Morning Reading

Good morning. The story we reported last week about Goldman Sachs helping to hide Greece's debt is really starting to blow up in Europe. That and more:

Angela Merkel smells "scandal" over Goldman and Greece (Bloomberg)

Merkel dwelled on Greece and Germany's plans to cut its own budget deficit in a 30-minute policy speech today, as attention turns to Goldman Sachs Group Inc.'s role in allowing the Greek government to hide the extent of its deficit.

Greece "falsified statistics for years," Merkel told a party rally in Demmin, in her home state of Mecklenburg Northern-Pomerania. "It's a scandal if it turned out that the same banks that brought us to the brink of the abyss helped Greece fake the statistics."

It's Greek to Goldman (The Nation)

The US comptroller of the currency estimates that Goldman Sachs has a derivative "credit exposure" that is a whopping 858 percent of its risk-based capital and that JPMorgan Chase is in second place at 290 percent. That statement calls into question the savvy of President Obama, who crowed just last week in defense of Goldman CEO Lloyd Blankfein and Jamie Dimon, his old Chicago buddy who heads JPMorgan Chase, "I know both those guys; they are very savvy businessmen." Tell it to the Greeks.

Wall Street's Bailout Hustle (Rolling Stone) Matt Taibbi is at it again...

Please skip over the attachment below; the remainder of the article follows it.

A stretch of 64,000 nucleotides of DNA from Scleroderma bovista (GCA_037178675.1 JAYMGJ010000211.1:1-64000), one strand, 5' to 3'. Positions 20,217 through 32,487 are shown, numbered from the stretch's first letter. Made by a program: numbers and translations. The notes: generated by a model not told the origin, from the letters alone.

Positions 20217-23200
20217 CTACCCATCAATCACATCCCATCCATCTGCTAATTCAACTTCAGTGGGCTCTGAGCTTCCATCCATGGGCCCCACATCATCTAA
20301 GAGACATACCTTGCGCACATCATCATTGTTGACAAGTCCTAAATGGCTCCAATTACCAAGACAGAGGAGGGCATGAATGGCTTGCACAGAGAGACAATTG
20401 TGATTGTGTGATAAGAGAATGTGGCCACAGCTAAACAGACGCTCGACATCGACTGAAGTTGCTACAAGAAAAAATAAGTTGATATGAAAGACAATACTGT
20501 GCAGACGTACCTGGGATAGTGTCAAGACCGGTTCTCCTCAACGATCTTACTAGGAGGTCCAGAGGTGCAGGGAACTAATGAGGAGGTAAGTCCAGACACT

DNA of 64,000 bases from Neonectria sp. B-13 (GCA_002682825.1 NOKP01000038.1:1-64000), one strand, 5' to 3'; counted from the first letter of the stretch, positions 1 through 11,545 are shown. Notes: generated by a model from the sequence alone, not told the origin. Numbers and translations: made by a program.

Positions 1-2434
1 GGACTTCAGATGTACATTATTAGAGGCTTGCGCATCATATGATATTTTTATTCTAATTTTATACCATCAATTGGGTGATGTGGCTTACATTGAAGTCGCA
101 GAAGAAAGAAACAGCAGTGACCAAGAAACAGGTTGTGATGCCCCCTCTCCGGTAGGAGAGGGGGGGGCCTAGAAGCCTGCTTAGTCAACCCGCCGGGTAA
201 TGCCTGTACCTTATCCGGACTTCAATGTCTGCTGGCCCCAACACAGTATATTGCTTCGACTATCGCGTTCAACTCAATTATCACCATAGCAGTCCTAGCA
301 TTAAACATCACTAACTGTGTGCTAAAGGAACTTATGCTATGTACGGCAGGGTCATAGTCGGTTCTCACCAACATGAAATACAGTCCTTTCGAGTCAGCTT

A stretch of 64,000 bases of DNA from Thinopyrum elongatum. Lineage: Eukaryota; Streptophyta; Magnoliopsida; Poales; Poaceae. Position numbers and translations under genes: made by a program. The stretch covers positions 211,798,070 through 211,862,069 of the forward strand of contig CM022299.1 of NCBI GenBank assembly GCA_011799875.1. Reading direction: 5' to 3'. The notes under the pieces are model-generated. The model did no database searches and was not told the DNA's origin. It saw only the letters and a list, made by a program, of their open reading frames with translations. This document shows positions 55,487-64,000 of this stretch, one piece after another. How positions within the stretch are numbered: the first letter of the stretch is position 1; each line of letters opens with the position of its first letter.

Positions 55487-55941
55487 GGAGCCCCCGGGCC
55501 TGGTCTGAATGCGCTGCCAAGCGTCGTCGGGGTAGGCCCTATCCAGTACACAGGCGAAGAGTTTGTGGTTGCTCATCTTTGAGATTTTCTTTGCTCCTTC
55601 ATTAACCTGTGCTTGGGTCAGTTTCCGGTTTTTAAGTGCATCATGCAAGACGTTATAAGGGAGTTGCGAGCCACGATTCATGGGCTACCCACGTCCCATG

Con artists have a word for the inability of their victims to accept that they've been scammed. They call it the "True Believer Syndrome." That's sort of where we are, in a state of nagging disbelief about the real problem on Wall Street. It isn't so much that we have inadequate rules or incompetent regulators, although both of these things are certainly true. The real problem is that it doesn't matter what regulations are in place if the people running the economy are rip-off artists.

Obama goes nuclear, in a good way (Real Clear Markets)

Hence, Mr. Obama is turning his attention not to creating just any job, but to creating jobs for union members. Making a virtue of necessity, he is taking energy policy in a direction that unions, centrists, and conservatives have advocated, for good reasons, and one that some environmentalist allies of the Democratic Party have resisted...

Whatever the reason, all of us should be grateful that Mr. Obama is supporting nuclear power, a less-expensive means of reducing greenhouse gas emissions and one that already provides 20% of America 's electricity.

GM's $5,000 minivan a hit in China (NPR)

Sounds great. But there are a few drawbacks by American standards. Let's start with the Sunshine's little three-cylinder engine.

"There are frankly some lawn tractors that have more horsepower than that," says Michael Robinet, an auto industry analyst with CSM Worldwide.

Robinet agreed to talk about the Sunshine after GM declined. He thinks trying to sell it in the United States would be crazy. He calls the Sunshine "a pumpkin on wheels." It has a top speed of about 80 miles an hour.

The bank felons need to be prosecuted (PBS NewsHour)

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